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  • 26 Oct 2016

    2016 Collection Law Changes

    After many years of discussions, disputes and amendments, Federal Law No. 230-FZ
    on debt collectors entitled “On Protection of Rights and Legal Interests of Individuals in Conducting Activities on Returning Overdue Debt and on Amending the Federal Law On Microfinance Activities and Microfinance Organizations” was finally adopted on July 3, 2016. The mass media would then refer to it as the “anti-collector” law.

    The main purpose of that legal document is to protect the rights of borrowers and to have the relationship between debt collectors and debtors governed by legal standards.

    Apart from the limitations introduced with respect to the time and number of contacts with the debtor, it is now officially prohibited to provide personal data or any other information about the borrower to third parties.

    As previously communicated by Roskomnadzor, credit organizations and debt collecting agencies have become leaders in the number of registered complaints from citizens in association with breaches in the processing of their personal data. In 2015, Roskomnadzor received many complaints with respect to the actions of the credit organizations related to the transfer of personal data without the debtors’ consent.

    Mikhail Emelyannikov, an expert in the field of Information and Business Security, comments in his blog on what changes the new law will bring about, what awaits the borrowers, lenders and collection agencies, as well as on the bans and limitations established for the lenders and borrowers.”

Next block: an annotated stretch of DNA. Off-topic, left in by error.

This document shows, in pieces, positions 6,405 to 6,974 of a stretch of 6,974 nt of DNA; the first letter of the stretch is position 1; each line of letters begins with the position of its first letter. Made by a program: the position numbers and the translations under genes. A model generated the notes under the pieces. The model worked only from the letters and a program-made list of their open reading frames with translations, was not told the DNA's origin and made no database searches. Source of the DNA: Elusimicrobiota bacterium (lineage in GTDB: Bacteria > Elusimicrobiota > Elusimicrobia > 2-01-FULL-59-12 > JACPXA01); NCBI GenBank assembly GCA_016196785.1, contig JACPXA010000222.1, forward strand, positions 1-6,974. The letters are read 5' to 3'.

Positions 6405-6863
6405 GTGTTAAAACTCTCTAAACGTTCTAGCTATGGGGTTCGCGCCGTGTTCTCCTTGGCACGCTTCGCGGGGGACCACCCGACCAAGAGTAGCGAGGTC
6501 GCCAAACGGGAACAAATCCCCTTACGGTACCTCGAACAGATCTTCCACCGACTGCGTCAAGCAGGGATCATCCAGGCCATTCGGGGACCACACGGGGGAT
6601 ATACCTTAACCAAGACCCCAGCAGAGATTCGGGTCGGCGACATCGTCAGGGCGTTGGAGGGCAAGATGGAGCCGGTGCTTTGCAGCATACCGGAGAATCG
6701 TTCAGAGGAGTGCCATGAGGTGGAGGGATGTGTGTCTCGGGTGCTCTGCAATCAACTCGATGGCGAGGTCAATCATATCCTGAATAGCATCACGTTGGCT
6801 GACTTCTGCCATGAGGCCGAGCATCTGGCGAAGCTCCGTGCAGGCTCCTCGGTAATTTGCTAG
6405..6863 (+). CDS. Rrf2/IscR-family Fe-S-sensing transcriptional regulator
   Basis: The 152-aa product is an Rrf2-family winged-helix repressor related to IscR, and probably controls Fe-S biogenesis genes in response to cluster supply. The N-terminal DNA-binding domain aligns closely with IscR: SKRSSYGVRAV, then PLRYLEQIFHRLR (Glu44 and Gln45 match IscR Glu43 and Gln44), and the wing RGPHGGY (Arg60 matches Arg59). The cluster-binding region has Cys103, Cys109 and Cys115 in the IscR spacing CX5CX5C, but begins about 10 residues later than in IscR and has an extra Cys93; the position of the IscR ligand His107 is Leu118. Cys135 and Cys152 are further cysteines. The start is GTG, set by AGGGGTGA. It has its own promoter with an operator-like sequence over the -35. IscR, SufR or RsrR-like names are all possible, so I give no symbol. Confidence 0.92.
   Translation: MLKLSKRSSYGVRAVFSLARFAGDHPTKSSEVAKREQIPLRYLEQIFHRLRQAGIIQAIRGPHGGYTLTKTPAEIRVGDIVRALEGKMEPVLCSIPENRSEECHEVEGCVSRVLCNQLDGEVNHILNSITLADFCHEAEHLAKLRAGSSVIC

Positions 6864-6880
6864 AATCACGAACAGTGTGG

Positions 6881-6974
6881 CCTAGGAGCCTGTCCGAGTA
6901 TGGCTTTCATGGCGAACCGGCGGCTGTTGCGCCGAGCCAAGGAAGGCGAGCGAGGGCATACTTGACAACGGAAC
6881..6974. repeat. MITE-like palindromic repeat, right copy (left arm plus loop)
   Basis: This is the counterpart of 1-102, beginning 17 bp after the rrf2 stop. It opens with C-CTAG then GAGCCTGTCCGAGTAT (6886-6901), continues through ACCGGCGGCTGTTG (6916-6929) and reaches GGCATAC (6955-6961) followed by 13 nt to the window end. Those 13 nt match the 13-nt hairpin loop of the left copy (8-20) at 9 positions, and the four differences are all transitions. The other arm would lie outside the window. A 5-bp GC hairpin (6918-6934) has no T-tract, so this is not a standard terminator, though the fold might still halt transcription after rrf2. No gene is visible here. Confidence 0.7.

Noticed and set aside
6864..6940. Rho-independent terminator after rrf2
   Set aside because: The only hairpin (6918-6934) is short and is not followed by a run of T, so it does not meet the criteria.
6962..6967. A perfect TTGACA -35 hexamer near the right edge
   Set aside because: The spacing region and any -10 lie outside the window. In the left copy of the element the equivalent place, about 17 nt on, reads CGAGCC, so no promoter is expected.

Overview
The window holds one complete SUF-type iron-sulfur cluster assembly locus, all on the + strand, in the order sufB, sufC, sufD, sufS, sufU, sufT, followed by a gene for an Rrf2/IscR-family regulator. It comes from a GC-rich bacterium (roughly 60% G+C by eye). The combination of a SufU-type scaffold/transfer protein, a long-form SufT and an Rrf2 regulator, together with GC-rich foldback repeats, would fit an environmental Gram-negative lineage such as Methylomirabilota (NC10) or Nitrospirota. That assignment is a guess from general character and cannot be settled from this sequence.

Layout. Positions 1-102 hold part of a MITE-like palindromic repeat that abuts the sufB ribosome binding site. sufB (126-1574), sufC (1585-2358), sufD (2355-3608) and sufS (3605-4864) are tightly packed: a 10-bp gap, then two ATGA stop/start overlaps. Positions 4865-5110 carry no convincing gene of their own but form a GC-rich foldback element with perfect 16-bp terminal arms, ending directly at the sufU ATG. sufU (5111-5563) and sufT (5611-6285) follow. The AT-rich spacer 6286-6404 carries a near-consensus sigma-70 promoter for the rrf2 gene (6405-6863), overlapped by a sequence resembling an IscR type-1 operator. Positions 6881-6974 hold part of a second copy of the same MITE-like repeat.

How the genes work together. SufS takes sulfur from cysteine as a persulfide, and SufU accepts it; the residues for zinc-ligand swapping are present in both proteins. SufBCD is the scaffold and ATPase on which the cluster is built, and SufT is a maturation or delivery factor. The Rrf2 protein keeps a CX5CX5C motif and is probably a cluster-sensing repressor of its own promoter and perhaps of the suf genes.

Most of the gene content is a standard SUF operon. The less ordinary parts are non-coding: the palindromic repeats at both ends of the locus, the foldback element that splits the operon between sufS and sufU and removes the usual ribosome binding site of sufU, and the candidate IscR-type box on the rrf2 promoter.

Source of the article: http://emeliyannikov.blogspot.ru/2016/10/1.html

  • 26 Oct 2016

    The Right Way to Protect Personal Data

    Law No. 152-FZ On Personal Data, which was adopted 10 years ago, was primarily intended to ensure the protection of the citizens’ rights and freedoms, such as the right to privacy and family. Olga Korotkova, Deputy Head of the Department of the Federal Supervision Agency for Information Technologies and Communications for the Central Federal District has explained the key provisions of the law on the website of the Prefecture of the Eastern Administrative District of Moscow.

    In her interview, the official has described the current aims of the agency authorized to protect the rights of personal data owners.

    We have asked Mikhail Emelyannikov, the lead expert on Information Security and the Managing Partner at Emelyannikov, Popova and Partnery Consulting Agency, to comment on the recently issued article.

    You can see the key issues from the interview with Olga Aleksandrovna below.

    What is personal data?

    In international practice, this notion was defined at the Convention for the Protection of Individuals with regard to Automatic Processing of Personal Data (ETS No. 108) dated January 28, 1981. The notion of “personal data” in the Russian Federation strongly complies with that definition and means any data that is directly or indirectly related to an individual belongs to the personal data owner.

    Who are personal data operators?

    Any state or municipal authorities, as well as individuals and legal entities who organize and conduct personal data processing and who determine the actions required for data processing, along with the composition of the data.

    How does one legally become a personal data operator?